The best option but more expensive is to have two systems.  Your main Linux system without WINE and a gaming rig with WINE or even Windows.  Then only use the gaming rig with games even if they have an online component.  Of course I understand this requires more money, but I wanted to put it out there as an option.

It is cool WINE exists but at the end of the day there are security and privacy concerns with the program.  There is just no way around it.  Everyone has to make the call what works for them.
Jeremy (Mr. Server)

* Desktop: Ubuntu MATE
* Windows are for your walls, Apple is for your health, Linux is for your computer
Reply
#7
(08-18-2019, 01:23 PM)cleverwise Wrote: There are ways to reduce your risk with WINE installed however to think you can totally be safe would be foolish.

As mentioned there have been demonstrations and some real world infections with WINE.  It is not as common as with Windows itself, however you are using a program that understands and translates Windows instructions into Linux instructions so you can never be as safe with WINE installed as you are without it installed.

PlayOnLinux is the safer way to use WINE.  This is because each program is fairly isolated and gets its own copy of WINE.  This does eat up more disk/storage space but it is far better isolation than WINE itself.  Plus it is easier to setup and allows for each Windows program to have its own unique copy of WINE which is nice since not all programs work with the same settings.

I would strongly suggest associating .exe's with a program like your text editor.  Of course this will fail but that is the point.  What you don't want is exe's double clicked just auto launching with WINE.   Still, as mentioned, you are increasing your risk with any version of WINE.  You just have to decide which is more important: the Windows program or the risk.

There is no right productivity answer and I totally understand you may really need or just really want a program.  That is fine.  I am just explaining the risks and not whether to use WINE or not.

The best option but more expensive is to have two systems.  Your main Linux system without WINE and a gaming rig with WINE or even Windows.  Then only use the gaming rig with games even if they have an online component.  Of course I understand this requires more money, but I wanted to put it out there as an option.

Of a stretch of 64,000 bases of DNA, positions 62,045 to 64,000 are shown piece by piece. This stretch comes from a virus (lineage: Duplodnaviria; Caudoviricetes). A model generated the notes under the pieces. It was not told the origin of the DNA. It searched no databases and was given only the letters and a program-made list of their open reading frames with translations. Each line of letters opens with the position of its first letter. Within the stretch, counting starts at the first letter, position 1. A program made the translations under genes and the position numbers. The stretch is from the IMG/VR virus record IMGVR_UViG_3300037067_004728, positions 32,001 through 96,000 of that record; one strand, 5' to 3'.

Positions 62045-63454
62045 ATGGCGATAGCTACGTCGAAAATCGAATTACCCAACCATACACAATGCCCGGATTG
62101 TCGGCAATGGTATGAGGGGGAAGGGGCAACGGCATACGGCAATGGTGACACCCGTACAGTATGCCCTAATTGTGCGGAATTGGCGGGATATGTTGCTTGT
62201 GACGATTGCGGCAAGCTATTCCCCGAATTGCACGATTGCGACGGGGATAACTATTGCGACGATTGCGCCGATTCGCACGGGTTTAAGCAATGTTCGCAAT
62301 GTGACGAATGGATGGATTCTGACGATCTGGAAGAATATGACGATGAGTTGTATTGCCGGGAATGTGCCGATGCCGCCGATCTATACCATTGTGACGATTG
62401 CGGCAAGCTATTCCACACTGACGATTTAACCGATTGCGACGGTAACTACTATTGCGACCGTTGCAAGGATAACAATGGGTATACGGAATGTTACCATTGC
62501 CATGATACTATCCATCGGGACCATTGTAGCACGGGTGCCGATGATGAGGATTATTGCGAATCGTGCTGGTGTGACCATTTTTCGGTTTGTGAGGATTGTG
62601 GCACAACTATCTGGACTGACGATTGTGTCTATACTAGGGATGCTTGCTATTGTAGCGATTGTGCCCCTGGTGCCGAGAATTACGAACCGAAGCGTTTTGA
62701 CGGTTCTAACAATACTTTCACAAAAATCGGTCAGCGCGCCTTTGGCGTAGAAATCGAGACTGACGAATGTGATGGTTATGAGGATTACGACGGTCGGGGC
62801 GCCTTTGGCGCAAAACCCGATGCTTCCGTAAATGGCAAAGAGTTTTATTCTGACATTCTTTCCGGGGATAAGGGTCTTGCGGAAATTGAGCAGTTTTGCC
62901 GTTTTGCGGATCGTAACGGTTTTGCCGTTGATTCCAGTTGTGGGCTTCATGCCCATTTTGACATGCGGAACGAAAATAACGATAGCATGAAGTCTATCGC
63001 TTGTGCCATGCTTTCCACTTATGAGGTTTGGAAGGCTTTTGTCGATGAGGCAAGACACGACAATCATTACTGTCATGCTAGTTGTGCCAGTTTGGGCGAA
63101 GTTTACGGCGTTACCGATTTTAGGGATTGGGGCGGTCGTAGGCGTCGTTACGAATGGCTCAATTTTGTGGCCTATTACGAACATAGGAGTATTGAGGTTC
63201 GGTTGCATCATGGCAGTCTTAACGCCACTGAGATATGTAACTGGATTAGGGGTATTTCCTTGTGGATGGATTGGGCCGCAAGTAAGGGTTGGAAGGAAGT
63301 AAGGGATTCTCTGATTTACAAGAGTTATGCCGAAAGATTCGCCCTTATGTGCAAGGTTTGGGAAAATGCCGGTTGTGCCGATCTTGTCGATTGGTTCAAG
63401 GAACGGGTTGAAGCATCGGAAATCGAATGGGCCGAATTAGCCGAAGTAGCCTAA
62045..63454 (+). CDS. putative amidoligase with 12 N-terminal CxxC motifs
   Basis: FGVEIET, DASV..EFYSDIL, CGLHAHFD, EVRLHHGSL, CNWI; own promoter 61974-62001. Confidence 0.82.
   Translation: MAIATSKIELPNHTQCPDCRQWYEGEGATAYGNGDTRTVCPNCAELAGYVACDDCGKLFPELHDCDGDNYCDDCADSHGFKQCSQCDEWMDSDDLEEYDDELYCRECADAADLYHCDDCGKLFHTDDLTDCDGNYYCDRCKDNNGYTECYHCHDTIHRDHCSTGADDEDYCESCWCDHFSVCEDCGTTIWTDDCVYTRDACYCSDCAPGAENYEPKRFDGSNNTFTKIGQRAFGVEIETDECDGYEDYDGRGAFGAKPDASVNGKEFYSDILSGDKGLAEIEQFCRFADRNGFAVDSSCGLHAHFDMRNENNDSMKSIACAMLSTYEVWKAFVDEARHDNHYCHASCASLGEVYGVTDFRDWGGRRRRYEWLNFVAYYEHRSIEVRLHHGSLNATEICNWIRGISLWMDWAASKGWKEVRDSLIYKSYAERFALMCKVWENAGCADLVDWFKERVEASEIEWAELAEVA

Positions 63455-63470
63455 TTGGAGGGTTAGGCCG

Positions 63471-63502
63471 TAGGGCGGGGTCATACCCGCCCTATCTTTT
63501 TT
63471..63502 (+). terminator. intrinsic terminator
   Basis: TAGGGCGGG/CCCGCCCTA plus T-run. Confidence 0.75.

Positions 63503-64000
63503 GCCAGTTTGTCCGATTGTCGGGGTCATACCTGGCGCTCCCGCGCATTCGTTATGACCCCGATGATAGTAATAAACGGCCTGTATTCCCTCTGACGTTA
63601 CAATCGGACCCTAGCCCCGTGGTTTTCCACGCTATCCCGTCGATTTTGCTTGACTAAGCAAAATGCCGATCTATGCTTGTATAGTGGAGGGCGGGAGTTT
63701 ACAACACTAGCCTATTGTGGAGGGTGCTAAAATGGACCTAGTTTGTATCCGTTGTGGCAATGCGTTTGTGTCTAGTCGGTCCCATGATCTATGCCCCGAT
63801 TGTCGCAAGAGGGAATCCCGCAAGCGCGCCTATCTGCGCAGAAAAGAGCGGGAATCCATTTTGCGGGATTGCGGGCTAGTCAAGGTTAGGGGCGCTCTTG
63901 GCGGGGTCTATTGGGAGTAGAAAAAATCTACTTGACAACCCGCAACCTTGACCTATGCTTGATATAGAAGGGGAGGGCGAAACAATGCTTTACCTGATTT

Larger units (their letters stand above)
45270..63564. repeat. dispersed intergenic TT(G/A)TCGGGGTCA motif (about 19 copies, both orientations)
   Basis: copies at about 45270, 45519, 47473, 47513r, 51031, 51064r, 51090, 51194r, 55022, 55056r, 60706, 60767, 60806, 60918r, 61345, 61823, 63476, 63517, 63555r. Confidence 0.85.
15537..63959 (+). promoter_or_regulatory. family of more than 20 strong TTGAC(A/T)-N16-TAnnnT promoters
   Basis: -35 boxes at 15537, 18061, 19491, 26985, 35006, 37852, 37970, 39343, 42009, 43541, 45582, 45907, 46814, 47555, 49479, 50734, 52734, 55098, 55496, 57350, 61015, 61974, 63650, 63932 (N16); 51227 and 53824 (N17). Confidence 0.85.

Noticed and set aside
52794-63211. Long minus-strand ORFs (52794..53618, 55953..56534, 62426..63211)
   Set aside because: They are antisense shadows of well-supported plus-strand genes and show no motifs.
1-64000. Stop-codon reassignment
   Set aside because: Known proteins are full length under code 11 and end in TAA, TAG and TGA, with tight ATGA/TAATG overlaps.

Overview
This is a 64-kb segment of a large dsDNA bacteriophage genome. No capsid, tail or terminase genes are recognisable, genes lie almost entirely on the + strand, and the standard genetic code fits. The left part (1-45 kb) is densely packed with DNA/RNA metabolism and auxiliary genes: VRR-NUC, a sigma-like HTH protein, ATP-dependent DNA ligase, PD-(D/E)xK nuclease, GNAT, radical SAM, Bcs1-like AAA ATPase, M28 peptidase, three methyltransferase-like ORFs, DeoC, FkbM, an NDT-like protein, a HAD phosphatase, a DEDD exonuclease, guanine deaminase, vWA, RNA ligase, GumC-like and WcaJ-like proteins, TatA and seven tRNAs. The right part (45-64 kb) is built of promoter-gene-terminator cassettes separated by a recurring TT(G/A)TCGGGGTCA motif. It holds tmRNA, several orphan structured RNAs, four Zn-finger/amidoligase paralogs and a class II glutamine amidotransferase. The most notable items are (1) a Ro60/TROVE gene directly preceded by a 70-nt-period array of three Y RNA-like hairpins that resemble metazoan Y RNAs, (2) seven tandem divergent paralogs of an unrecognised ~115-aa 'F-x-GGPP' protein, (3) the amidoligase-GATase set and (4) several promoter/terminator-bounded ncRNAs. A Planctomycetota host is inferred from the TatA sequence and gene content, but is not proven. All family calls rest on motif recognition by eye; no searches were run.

It is cool WINE exists but at the end of the day there are security and privacy concerns with the program.  There is just no way around it.  Everyone has to make the call what works for them.

I do use POL because you can have wine prefixes for each Windows program and I do not like using wine GUIs that uses one wine prefix for all of your windows applications. What do you mean by "associating .exe's with a program like your text editor"?
Reply
#8
That is good that you use POL.

When you try and open an exe in the file manager how does your computer respond?
Jeremy (Mr. Server)

* Desktop: Ubuntu MATE
* Windows are for your walls, Apple is for your health, Linux is for your computer
Reply
#9
When I click on a EXE file in my Nemo file manager it does run the EXE. The EXE file I tested was stored in my /home/me/Downloads/ folder. How do I have it so it will not run the EXE at all within Nemo?
Reply
#10
(08-19-2019, 05:30 PM)trymeout Wrote: When I click on a EXE file in my Nemo file manager it does run the EXE. The EXE file I tested was stored in my /home/me/Downloads/ folder. How do I have it so it will not run the EXE at all within Nemo?

1) In your file manager right click over an exe to bring up menu.  Then go to option that says "Open with another application..." or something similar.  I use Caja.

2) Left click once to highlight say your preferred text editor.

3) Check the box at bottom that says something like "Always use x to open".

This should associate exe's with that specific program by default.
Jeremy (Mr. Server)

* Desktop: Ubuntu MATE
* Windows are for your walls, Apple is for your health, Linux is for your computer
Reply


Forum Jump:


Users browsing this thread: 1 Guest(s)